After a while of playing with drum kits, I though I would explore this idea a little further. I attempted to expand this script functionality.


First, I wanted to leave some keys out of the randomizing process. So I could e.g. have a bass drum and a snare going on, while randomizing sounds for the rest of drum pattern. I introduced two new buttons to script. 'Learn exceptions' - turn it on, now press the keys you don't want to be affected by the script, turn it off when finished. This procedure won't change the way keys are shuffled, it will just disable note properties modifications for keys in exception list. Exceptions list can be cleared any time with 'clear exceptions' button.

Another new feature is randomizing sound pitch, which can be quite fun with drums. Now every time 'shuffle keys' button is pressed, the script will create a pitch map for all keys, which will be derived from 'shuffle method' number (this is not depending on number of rounds). You can then control how much of the pitch modification to apply with 'shuffle pitch - range' knob. Also you can change pitch map polarity with the switch, mysteriously named 'pitch md. polarity'. Note that once pitch map is written, it will affect sounds also after you un-shuffle keys with 'restore' button. Pitch will be drawn from range of -24/+24 semitones. You can change maximum pitch range in the script, by editing $DETUNE_RANGE constant.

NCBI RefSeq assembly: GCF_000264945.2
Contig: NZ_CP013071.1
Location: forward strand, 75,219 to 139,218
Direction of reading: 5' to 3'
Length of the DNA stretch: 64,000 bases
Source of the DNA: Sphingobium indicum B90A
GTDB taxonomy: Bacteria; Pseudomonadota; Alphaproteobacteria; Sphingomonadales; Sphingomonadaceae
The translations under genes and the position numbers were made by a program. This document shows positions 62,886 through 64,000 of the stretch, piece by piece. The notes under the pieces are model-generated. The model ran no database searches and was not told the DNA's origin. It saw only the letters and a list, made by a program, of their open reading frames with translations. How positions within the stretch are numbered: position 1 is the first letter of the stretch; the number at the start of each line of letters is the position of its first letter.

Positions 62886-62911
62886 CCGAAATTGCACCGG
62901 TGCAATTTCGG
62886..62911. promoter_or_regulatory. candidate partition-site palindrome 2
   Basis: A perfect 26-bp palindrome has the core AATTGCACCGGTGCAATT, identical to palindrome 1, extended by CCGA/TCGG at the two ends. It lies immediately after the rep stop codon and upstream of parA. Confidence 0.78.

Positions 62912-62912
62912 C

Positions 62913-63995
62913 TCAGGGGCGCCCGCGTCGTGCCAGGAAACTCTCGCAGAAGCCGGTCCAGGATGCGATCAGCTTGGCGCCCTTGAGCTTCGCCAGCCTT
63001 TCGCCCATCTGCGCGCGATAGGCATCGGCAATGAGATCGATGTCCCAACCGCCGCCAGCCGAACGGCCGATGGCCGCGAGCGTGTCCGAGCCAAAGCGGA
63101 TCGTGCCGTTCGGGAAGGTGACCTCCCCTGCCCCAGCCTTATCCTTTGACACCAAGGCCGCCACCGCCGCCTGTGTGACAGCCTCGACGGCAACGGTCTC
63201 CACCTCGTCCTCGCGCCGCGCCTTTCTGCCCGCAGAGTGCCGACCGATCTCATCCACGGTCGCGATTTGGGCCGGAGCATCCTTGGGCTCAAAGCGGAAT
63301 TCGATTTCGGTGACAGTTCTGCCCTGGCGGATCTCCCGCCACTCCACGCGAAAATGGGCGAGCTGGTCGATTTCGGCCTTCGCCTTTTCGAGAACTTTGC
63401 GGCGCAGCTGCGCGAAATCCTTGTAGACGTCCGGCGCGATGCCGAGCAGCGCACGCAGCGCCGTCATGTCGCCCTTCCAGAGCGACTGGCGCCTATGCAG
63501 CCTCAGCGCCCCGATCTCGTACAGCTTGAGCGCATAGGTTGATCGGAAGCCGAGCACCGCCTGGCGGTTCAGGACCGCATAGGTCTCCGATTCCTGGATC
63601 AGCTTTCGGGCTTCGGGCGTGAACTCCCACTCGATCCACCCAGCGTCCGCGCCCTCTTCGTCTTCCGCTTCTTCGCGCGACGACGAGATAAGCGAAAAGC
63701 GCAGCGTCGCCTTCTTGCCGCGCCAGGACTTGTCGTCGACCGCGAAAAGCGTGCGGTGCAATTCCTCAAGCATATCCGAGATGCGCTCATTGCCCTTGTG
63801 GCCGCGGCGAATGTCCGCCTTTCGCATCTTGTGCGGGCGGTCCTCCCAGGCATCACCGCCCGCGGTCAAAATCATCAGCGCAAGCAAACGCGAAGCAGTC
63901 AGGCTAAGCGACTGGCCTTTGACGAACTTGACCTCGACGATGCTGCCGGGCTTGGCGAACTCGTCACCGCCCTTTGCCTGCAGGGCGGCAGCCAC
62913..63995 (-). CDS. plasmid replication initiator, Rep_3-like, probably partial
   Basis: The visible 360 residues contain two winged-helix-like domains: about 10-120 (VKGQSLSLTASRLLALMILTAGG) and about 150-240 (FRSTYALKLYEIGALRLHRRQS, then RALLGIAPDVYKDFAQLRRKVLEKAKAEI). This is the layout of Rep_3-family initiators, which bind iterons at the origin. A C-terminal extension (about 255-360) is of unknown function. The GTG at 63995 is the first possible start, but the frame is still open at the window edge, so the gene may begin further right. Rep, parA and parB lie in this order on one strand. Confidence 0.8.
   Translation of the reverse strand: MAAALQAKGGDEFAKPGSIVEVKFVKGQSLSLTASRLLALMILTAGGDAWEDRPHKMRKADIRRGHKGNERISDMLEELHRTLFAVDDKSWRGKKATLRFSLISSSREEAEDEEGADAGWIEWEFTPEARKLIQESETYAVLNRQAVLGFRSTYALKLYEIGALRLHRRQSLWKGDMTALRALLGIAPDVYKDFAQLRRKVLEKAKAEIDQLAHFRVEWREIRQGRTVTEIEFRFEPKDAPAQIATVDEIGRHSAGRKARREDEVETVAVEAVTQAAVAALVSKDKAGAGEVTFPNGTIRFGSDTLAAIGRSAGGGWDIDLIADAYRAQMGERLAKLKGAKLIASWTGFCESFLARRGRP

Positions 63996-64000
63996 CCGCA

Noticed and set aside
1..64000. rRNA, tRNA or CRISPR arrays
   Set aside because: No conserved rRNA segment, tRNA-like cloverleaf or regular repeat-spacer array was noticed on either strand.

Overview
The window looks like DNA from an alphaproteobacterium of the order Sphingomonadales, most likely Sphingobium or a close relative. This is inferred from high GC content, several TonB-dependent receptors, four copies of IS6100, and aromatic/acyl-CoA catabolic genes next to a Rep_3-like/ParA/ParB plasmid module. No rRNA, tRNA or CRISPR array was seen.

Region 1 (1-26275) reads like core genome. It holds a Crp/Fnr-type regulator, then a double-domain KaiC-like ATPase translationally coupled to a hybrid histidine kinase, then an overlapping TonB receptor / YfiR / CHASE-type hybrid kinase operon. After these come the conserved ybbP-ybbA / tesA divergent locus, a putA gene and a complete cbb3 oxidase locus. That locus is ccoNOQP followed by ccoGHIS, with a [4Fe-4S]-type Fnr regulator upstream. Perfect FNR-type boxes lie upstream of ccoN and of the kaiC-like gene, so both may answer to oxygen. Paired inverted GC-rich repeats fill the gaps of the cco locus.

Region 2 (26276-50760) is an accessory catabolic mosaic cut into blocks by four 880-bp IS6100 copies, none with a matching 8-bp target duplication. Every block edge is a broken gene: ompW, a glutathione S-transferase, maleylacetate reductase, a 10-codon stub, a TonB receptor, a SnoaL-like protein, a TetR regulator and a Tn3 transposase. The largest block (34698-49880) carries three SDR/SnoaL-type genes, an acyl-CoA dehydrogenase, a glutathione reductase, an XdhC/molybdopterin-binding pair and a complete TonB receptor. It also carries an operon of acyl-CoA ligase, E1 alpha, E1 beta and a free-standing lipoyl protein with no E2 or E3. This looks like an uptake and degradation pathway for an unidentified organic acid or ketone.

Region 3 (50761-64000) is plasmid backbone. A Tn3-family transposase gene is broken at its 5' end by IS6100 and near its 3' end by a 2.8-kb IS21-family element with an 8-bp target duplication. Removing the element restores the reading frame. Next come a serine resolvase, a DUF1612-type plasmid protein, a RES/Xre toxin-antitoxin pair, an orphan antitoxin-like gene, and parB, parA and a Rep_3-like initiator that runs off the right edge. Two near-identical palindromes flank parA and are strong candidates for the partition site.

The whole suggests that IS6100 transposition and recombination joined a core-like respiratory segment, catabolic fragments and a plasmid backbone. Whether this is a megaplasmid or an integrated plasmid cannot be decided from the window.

Get the expanded version of the script here.


Update 2: Small changes.

I make two small changes to the script... I have been testing its usability as a de-tuner. You can put a little life into some instruments (particularly synthetic) by de-tuning notes a little. Try this procedure: select a method number, shuffle keys, restore keys and move 'pitch range' knob just a little bit.
Some Kontakt instruments, like pianos, generate several notes, on one key stroke. It was quite disabling 'learn note range' function. As a workaround I added a condition to not to accept the same note as the second note of the range in learn function.
Another change is note range functionality, thus far it was only used when shuffle button was pressed. I added a condition, so the range is checked each time a note is played. Now you can manipulate range button while playing a shuffled keyboard, so you can automate restoring some keys original assignments and tuning.
The download link has been updated.

Update 3: Revision B.